Friday, November 26, 2004

The Red-Blue Trap

This rant is late, but the issue isn’t going away so here goes anyway.

I am really sick of the “blue staters” hostility towards “red staters” thing. It has become the dominant way to frame almost any sociopolitical discussion since the election but it annoys me to no end. I suppose I asked for it, my last post on this site could be construed as a criticism of Texas rather than a criticism of what certain politicians are doing in Texas. And so, I watched as some anti-”morons living in the red state” remarks showed up in the comments. I urge you not to fall into the blue-red trap for the following reasons:

(1) It isn’t true. A county-by-county breakdown of election results reveals there are only 3 red states and 2 blue states (3 if you count DC as a state). The other 45 have some counties that went for Bush and some that went for Kerry. The state-by-state maps are necessary for determining the winner of an election given our screwed-up electoral vote system, but not an accurate reflection of the mood of the country. Even the county-by-county breakdown is misleading. There were Kerry voters in each red county, just as people voted for Bush in the bluest of the blue locales.

(2) It isn’t smart. If liberals want to win in national elections, we should stop gratuitously insulting potential allies simply on the basis of where they live. Put another way, if you thought you felt isolated and alienated from the rest of the country sitting in your blue state on November 3rd, how do you think liberals in Alabama felt? Even in Oklahoma, one of the few “all red” states where Bush won every county, has Alex still fighting the good fight. He should be supported, not insulted. We frankly need more like him. There are liberals all over the country, even in "authentic" places sitting in the middle of the country. Don't let anyone tell you otherwise.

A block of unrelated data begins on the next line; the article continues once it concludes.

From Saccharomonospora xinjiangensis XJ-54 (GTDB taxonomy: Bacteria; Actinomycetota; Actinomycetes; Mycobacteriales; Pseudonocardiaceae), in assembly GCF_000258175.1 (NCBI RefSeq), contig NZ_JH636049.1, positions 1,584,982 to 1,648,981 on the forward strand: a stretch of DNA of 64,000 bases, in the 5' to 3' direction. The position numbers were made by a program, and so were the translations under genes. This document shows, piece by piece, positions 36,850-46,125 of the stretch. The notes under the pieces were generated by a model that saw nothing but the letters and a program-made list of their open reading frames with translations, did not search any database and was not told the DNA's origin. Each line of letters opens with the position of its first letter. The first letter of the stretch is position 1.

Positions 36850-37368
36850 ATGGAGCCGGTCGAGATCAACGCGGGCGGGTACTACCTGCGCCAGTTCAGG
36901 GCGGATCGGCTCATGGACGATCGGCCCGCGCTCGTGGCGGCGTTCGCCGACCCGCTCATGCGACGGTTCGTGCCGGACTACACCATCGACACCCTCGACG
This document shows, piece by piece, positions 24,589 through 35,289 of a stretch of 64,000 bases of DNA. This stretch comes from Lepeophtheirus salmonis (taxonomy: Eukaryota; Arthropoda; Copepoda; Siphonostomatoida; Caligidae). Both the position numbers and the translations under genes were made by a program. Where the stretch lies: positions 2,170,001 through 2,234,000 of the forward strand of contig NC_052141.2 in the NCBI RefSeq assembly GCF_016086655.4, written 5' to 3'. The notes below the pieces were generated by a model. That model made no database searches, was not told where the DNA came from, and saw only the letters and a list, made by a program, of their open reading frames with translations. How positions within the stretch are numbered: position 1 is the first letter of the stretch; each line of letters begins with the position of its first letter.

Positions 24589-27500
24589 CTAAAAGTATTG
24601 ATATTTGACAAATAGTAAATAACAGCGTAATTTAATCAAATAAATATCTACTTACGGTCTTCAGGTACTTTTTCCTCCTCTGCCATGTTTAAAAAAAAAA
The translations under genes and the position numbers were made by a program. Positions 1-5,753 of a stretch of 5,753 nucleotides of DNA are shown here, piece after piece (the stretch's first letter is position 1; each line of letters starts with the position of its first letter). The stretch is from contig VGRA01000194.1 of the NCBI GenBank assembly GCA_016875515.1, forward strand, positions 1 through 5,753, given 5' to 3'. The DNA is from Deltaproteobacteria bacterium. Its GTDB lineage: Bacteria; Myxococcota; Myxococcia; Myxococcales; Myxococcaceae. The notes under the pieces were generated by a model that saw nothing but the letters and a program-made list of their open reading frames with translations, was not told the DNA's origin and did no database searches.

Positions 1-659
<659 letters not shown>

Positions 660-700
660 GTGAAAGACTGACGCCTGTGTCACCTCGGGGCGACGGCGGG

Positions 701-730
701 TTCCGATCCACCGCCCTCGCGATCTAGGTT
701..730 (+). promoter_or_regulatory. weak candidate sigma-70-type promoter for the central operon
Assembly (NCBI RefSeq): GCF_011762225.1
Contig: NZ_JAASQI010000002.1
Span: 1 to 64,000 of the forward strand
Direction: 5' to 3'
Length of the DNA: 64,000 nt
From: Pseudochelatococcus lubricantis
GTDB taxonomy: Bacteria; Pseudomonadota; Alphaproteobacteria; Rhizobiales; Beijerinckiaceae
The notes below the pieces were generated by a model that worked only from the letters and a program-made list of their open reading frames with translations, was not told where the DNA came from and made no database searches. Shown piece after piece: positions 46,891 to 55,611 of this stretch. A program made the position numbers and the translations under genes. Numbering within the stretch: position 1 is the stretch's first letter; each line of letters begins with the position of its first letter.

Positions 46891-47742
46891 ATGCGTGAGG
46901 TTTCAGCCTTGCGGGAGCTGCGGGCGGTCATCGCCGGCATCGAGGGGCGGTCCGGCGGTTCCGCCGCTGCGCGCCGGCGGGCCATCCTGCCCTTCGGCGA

(3) It’s falling into their trap. The red state-blue state divide "discovered" after the 2004 elections is nothing more than a rebranding of David Brooks’ Bobos in Paradise argument that there are two competing and incompatible cultures in America today. But when a reporter tried to verify the facts underlying Brooks’ thesis they didn’t check out. The post-2004 election version of the "Bobo" theory is on just as flimsy grounds.

The modern conservative movement sells itself as “a revolt of the little people against a high and mighty liberal elite.”. It feeds on a feeling of victimization and resentment that many "red staters" feel right now. And the ability of the right to play into that feeling of victimization rests on the premise of a divided america: us versus them, red versus blue. There is no reason we have to adopt their framework. It only works to the conservatives' advantage anyway.

Besides, as a yeti named Matthew” wisely counseled just after the election:
A lot of progressives are joking about "moving to Canada" -- myself included . But if you're one of those folks who insists that they are really, really considering it, please: do us all a favor and go. The Republicans will be happy to see you leave, and the rest of us don't really need you hanging around and reinforcing the stereotype that liberals (a) are so unpatriotic that they will ditch their nation in a time of need, and (b) feel entitled to the benefits of a government (like, Canada's) without having to work for it. If you're "totally serious" about moving this time, then pack up and head for the border, compadre. Otherwise, dig in your heels, roll up your sleeves, gird your loins and get ready to fight, like the rest of us intend to do.

P.S. Happy Thanksgiving everyone!